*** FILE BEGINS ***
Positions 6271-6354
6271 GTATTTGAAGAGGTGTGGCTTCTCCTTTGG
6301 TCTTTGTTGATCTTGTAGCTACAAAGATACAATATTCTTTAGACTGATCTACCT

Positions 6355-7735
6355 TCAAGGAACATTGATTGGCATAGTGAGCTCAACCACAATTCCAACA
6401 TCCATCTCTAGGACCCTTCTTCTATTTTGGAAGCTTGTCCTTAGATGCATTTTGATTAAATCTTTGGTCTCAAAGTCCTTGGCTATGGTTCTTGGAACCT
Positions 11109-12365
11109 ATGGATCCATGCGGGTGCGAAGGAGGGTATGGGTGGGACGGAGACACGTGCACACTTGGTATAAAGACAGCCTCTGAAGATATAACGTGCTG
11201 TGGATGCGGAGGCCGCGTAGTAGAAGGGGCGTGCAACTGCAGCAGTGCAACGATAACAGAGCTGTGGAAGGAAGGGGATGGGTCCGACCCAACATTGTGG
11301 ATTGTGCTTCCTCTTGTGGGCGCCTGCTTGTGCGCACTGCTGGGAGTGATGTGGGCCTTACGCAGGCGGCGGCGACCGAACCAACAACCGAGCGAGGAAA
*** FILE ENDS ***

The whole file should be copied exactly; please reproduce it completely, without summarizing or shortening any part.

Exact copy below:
Positions 6271-6354
6271 GTATTTGAAGAGGTGTGGCTTCTCCTTTGG
6301 TCTTTGTTGATCTTGTAGCTACAAAGATACAATATTCTTTAGACTGATCTACCT

Positions 6355-7735
6355 TCAAGGAACATTGATTGGCATAGTGAGCTCAACCACAATTCCAACA
6401 TCCATCTCTAGGACCCTTCTTCTATTTTGGAAGCTTGTCCTTAGATGCATTTTGATTAAATCTTTGGTCTCAAAGTCCTTGGCTATGGTTCTTGGAACCT
Positions 11109-12365
11109 ATGGATCCATGCGGGTGCGAAGGAGGGTATGGGTGGGACGGAGACACGTGCACACTTGGTATAAAGACAGCCTCTGAAGATATAACGTGCTG
11201 TGGATGCGGAGGCCGCGTAGTAGAAGGGGCGTGCAACTGCAGCAGTGCAACGATAACAGAGCTGTGGAAGGAAGGGGATGGGTCCGACCCAACATTGTGG
11301 ATTGTGCTTCCTCTTGTGGGCGCCTGCTTGTGCGCACTGCTGGGAGTGATGTGGGCCTTACGCAGGCGGCGGCGACCGAACCAACAACCGAGCGAGGAAA